News 29.05.23: Five Essential Articles from Around the Web

News 29.05.23: Five Essential Articles from Around the Web
News 29.05.23: Five Essential Articles from Around the Web
News 29.05.23: Five Essential Articles from Around the Web

Not long ago, I was preparing to interview Tom Hanks at Symphony Space, a theatre on the Upper West Side of Manhattan, for an audience of seven hundred-plus people at The New Yorker Live. Hanks had just published a novel called “The Making of Another Major Motion Picture Masterpiece,” and he was hitting the road for a while. Symphony Space was the first stop on the tour. Someone from Knopf, his publisher, let me know that I would embarrass Hanks if, in my introduction, I went through the litany of movies he has starred in since the early eighties. In fact, if I had, that would have been the whole evening. The list is long and shimmery. Hanks is that rare thing, a real movie star who has sustained a four-decades-and-counting career. It’s not just that he has won two Oscars in a row (for “Philadelphia” and “Forrest Gump”) or made box-office hits including “Splash,” “Saving Private Ryan,” and Steven Spielberg’s most enjoyable film, “Catch Me If You Can.” He’s also capable of taking on a predictable vehicle, such as the recent feature “A Man Called Otto,” and pumping some life into it while attracting a sizable audience.

What surprised me is the degree to which Hanks, particularly in front of a live crowd, in no way resembles Jimmy Stewart, the laconic Hollywood icon to whom he’s most often, and most lazily, compared. When we met beforehand, then onstage for an hour and a half, and, finally, over a long dinner at a local Greek restaurant, Hanks was about as laconic as Muhammad Ali. Or a hand grenade. He is funny, sarcastic, self-knowing, and a tireless raconteur, particularly about his day job. In our interview, he sometimes answered questions as he might in a more private setting than Symphony Space; far more often, he took some element of the question as a cue for a prolonged, well-polished anecdote, performed at the edge of his seat. Hanks’s novel is all over the place at times, undisciplined and overstuffed, but it contains extended passages and set pieces describing how movies are made that are entirely worth the ticket.

Read the rest of this article at: The New Yorker

Within minutes of my decision to hand my life over to AI, ChatGPT suggested that, if able, I should go outside and play with my dog instead of work. I had asked the chatbot to make the choice for me, and it had said that I should prioritize “valuable experiences” that contribute to my “overall well-being.” This instruction was welcome, as it was beautiful outside and, more importantly, not even noon on Monday, so I dutifully did as I was told.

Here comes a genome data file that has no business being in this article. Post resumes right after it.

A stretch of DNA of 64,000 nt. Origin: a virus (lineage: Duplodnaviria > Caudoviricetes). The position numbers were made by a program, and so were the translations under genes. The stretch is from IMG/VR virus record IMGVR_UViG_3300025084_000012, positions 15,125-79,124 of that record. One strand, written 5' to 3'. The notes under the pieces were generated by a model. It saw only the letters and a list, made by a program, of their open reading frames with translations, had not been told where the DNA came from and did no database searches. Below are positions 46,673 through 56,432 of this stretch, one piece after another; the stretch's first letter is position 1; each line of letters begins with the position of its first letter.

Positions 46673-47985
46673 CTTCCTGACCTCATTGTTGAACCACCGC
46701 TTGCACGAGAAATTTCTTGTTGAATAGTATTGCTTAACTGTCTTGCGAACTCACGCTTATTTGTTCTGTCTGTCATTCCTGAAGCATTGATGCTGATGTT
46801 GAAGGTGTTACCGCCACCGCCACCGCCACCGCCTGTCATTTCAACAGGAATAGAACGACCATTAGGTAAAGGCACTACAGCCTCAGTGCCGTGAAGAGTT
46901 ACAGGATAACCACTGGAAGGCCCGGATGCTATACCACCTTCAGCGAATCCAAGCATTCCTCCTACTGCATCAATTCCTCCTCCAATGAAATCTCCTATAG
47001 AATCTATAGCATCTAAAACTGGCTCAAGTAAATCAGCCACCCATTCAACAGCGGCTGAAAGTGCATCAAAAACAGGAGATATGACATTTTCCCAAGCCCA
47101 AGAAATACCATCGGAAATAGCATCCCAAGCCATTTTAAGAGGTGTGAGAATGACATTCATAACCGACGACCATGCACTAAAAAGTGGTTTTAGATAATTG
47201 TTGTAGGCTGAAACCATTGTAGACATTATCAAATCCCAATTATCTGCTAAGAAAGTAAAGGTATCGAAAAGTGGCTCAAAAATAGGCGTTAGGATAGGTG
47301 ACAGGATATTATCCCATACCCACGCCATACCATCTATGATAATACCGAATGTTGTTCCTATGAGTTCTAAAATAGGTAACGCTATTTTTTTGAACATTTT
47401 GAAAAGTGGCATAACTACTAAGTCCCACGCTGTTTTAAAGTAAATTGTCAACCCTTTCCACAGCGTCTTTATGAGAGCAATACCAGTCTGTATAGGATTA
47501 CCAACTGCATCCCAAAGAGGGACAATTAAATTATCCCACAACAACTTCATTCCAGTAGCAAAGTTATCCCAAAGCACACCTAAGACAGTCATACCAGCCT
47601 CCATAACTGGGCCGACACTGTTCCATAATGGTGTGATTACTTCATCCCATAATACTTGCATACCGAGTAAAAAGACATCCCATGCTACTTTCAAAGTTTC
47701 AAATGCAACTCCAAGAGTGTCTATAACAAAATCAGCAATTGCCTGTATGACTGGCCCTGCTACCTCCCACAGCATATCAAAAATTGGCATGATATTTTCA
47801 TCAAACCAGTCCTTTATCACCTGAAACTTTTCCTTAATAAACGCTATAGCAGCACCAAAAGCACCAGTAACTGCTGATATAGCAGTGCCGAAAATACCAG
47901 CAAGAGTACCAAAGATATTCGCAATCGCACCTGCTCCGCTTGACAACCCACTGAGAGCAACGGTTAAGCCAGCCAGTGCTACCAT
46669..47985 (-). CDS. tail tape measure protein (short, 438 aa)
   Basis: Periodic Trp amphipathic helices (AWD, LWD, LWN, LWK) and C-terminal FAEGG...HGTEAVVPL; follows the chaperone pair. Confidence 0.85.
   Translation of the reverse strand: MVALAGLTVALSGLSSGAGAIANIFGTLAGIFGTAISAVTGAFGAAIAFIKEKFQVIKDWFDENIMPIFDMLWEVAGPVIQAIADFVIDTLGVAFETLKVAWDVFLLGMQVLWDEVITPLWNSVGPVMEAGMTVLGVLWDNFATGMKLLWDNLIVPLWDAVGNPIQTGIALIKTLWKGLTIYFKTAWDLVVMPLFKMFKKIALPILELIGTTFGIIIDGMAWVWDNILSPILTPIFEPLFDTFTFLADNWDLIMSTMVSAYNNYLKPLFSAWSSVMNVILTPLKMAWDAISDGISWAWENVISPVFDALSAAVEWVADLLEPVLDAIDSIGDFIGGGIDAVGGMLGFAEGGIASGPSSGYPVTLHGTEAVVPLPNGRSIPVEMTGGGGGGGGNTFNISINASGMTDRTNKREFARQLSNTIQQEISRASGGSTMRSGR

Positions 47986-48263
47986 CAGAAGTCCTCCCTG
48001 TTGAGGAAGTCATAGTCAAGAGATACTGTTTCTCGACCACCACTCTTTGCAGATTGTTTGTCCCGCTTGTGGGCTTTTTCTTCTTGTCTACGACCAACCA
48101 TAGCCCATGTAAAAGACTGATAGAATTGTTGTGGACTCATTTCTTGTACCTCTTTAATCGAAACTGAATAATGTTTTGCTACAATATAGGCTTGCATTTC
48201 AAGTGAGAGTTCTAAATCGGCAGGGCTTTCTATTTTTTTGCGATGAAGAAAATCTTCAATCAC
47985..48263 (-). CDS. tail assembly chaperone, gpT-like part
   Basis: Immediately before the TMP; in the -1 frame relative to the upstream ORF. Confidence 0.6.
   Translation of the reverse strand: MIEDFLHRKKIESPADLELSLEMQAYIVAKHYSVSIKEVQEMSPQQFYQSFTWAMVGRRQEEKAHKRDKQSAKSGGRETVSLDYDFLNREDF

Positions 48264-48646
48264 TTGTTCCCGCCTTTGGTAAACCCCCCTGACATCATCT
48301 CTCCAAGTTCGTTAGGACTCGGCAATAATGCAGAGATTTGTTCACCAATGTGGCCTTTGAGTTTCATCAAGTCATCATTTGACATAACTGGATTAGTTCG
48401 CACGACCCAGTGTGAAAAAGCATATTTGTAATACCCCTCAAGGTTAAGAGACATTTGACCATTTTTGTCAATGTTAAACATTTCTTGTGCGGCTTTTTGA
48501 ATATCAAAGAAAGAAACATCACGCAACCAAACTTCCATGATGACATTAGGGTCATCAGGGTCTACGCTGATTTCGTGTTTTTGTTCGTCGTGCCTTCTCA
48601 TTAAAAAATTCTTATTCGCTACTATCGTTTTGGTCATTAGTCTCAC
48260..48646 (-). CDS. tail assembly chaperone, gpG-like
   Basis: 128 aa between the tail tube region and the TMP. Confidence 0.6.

After 35 years of living in relative control of my decisions, I had decided to see what would happen if I asked AI to control my life instead. Years of suboptimal performance, both personally and professionally, and numerous failed attempts at self-improvement had convinced me there had to be a better way, and I wondered if the collective knowledge hidden inside OpenAI’s hit tech product could help me. But when I asked Sam Altman’s ChatGPT to become my all-powerful leader, it seemed reticent, at least at first.

“While I appreciate your willingness to explore new possibilities, I must emphasize that I cannot truly take control of your life or make decisions on your behalf,” ChatGPT said as it ominously labeled our conversation “Control Your Life.” As someone who was hoping to have his entire life controlled by AI, I found the answer frustrating. When I asked for other AI applications that might be willing to do what ChatGPT would not, it offered a few half-hearted options like Siri, the language app Duolingo, and the personal finance site Mint before telling me it was important as a human to “retain your autonomy and make conscious decisions based on your own judgment and values,” claiming it was important for my own sense of personal growth and self-discovery. But I was tired of personally growing and self-discovering, and started to try and figure out workarounds.

Read the rest of this article at: Vice